Mitch McConnell says he will BLOCK any Biden Supreme Court nomination during the 2024 election year if he becomes Senate majority leader
- Senate Minority Leader Mitch McConnell said Monday if he has the Senate majority he’ll block President Joe Biden ‘s Supreme Court nominees in 2024
- ‘I don’t think either party, if it were different from the president, would confirm a Supreme Court nominee in the middle of an election,’ McConnell said
- McConnell was asked if he’d repeat what he did in 2016 to then President Barack Obama by refusing to give his Supreme Court pick, Merrick Garland, a vote
Senate Minority Leader Mitch McConnell said Monday if he has the Senate majority he’ll block President Joe Biden’s Supreme Court nominees in 2024, the year of the next presidential election.
‘I think it’s highly unlikely – in fact, no, I don’t think either party, if it were different from the president, would confirm a Supreme Court nominee in the middle of an election,’ McConnell said on Hugh Hewitt’s radio show.
McConnell was asked if he’d repeat what he did in 2016 to then President Barack Obama by refusing to give his Supreme Court pick, now Attorney General Merrick Garland, a vote because it was during a presidential election year.
Senate Minority Leader Mitch McConnell said he would block President Joe Biden’s Supreme Court nominee if the person was nominated in 2024, the next presidential election year
McConnell famously blocked President Barack Obama’s (left) pick to replace Justice Antonin Scalia, Judge Merrick Garland (right), who now serves as President Joe Biden’s Attorney General
McConnell, however, had no problem pushing through the nomination of Judge Amy Coney Barrett (right), a week before the election. She’s photographed with then President Donald Trump (left) during her nomination ceremony on September 26, 2020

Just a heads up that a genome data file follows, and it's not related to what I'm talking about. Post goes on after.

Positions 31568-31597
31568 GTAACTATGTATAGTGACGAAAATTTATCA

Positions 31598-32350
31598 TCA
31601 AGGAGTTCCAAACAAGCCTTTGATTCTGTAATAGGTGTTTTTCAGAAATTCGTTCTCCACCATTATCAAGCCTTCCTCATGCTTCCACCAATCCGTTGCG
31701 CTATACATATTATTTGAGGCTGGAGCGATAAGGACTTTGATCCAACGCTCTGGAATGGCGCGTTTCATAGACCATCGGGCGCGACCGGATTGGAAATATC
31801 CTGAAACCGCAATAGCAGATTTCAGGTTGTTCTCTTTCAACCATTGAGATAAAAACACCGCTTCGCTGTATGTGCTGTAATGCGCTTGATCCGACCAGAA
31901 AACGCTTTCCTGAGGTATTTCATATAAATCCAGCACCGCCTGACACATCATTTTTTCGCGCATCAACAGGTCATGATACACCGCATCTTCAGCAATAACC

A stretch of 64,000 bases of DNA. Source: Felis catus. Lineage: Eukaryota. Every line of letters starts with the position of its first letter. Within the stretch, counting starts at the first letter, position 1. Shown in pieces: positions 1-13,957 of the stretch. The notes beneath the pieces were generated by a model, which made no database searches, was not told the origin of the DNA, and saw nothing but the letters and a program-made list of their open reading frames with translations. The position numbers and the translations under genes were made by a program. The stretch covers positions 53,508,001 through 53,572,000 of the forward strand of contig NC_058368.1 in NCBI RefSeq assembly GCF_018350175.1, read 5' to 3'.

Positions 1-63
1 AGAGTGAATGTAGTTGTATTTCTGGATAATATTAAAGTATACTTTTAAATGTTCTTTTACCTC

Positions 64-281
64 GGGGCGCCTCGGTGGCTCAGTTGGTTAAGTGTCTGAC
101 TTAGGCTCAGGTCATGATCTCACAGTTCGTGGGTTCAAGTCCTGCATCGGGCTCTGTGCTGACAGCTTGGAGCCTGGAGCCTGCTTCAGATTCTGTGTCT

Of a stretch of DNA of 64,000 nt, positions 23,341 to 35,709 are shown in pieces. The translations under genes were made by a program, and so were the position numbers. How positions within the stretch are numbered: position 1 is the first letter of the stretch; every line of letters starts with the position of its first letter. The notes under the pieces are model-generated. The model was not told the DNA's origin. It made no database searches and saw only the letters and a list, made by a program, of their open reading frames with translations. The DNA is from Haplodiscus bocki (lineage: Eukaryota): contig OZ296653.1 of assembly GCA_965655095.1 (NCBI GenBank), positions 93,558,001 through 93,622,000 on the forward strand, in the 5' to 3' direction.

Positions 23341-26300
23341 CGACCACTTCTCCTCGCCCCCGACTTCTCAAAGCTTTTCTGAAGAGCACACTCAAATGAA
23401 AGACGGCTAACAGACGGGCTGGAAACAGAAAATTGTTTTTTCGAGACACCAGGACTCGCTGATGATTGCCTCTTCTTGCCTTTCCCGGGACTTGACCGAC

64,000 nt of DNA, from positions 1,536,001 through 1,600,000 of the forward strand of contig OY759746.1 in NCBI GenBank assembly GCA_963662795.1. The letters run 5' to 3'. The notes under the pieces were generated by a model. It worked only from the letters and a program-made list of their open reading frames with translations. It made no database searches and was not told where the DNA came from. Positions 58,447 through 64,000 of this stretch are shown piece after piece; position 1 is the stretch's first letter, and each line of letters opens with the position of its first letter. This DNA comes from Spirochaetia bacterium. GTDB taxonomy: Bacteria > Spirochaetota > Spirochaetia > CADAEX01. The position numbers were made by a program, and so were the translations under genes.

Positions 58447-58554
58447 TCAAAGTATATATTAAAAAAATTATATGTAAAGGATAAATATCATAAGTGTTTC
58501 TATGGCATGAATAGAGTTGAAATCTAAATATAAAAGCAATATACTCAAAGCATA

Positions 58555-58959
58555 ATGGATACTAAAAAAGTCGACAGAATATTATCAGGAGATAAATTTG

Obama announced Garland in March 2016, nearly nine months before voters headed to the polls.
He was to replace conservative Justice Antonin Scalia, who died the month before.
Then, in 2020, when liberal Justice Ruth Bader Ginsburg passed away in September, now former President Donald Trump swiftly picked Judge Amy Coney Barrett to take her place.
Against Ginsburg’s dying wishes, the Republican-controlled Senate confirmed Barrett to the bench on October 27, one week before the presidential election.
McConnell and the Senate Republicans have defended their actions pointing out that in 2016 party control of the White House and Senate was split, whereas in 2020, the same party, the Republicans, controlled both.
‘What was different in 2020 was we were of the same party as the president. And that’s why we went ahead with it,’ McConnell said.
On the show, McConnell said holding open Scalia’s seat – so the late justice was eventually replaced by Trump with conservative Justice Neil Gorsuch – was ‘the single most consequential thing I’ve done in my time as majority leader of the Senate.’
Conservatives now hold a 6-3 majority on the high court.
McConnell wouldn’t say what he would do if, for example, liberal Justice Stephen Breyer retired at the end of the 2023 court session, and Republicans retook the majority after the 2022 midterms.
‘Well, we’d have to wait and see what happens,’ the Kentucky Republican said.
Hewitt told McConnell he was worried about some of the Republicans jumping into Senate primaries in states the GOP needs to hold on to if there’s any chance of becoming the majority party again next year.
Hewitt warned ‘unelectable Republicans’ could lose the GOP ‘easily defended seats.’
McConnell answered, ‘yes, if necessary,’ he would get involved if it looked like someone who didn’t appeal to a general election audience was poised to win.
‘You have to appeal to the general election audience,’ McConnell said.
‘I’ll be keeping an eye on that, hopefully we won’t have to intervene, but if we do, we will,’ the minority leader added.